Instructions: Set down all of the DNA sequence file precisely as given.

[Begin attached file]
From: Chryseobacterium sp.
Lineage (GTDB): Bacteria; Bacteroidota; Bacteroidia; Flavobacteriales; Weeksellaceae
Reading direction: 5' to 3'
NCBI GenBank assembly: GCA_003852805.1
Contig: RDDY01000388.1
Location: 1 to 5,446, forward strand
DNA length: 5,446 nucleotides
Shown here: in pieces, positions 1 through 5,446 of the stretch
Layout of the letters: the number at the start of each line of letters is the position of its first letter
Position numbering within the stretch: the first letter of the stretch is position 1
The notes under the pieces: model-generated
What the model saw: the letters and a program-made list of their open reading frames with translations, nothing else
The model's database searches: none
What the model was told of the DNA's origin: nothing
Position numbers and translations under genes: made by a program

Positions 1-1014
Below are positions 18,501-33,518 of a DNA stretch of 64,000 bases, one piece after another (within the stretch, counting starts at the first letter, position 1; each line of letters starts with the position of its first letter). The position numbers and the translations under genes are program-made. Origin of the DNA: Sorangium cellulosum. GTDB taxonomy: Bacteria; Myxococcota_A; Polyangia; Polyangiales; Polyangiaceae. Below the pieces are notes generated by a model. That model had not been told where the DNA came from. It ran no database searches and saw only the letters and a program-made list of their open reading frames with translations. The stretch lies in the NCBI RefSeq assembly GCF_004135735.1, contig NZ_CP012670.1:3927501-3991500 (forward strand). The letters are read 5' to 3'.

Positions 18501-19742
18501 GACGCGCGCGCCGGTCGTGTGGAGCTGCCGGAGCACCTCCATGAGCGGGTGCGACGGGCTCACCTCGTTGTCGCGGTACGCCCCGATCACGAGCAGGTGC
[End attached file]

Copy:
From: Chryseobacterium sp.
Lineage (GTDB): Bacteria; Bacteroidota; Bacteroidia; Flavobacteriales; Weeksellaceae
Reading direction: 5' to 3'
NCBI GenBank assembly: GCA_003852805.1
Contig: RDDY01000388.1
Location: 1 to 5,446, forward strand
DNA length: 5,446 nucleotides
Shown here: in pieces, positions 1 through 5,446 of the stretch
Layout of the letters: the number at the start of each line of letters is the position of its first letter
Position numbering within the stretch: the first letter of the stretch is position 1
The notes under the pieces: model-generated
What the model saw: the letters and a program-made list of their open reading frames with translations, nothing else
The model's database searches: none
What the model was told of the DNA's origin: nothing
Position numbers and translations under genes: made by a program

Positions 1-1014
Below are positions 18,501-33,518 of a DNA stretch of 64,000 bases, one piece after another (within the stretch, counting starts at the first letter, position 1; each line of letters starts with the position of its first letter). The position numbers and the translations under genes are program-made. Origin of the DNA: Sorangium cellulosum. GTDB taxonomy: Bacteria; Myxococcota_A; Polyangia; Polyangiales; Polyangiaceae. Below the pieces are notes generated by a model. That model had not been told where the DNA came from. It ran no database searches and saw only the letters and a program-made list of their open reading frames with translations. The stretch lies in the NCBI RefSeq assembly GCF_004135735.1, contig NZ_CP012670.1:3927501-3991500 (forward strand). The letters are read 5' to 3'.

Positions 18501-19742
18501 GACGCGCGCGCCGGTCGTGTGGAGCTGCCGGAGCACCTCCATGAGCGGGTGCGACGGGCTCACCTCGTTGTCGCGGTACGCCCCGATCACGAGCAGGTGC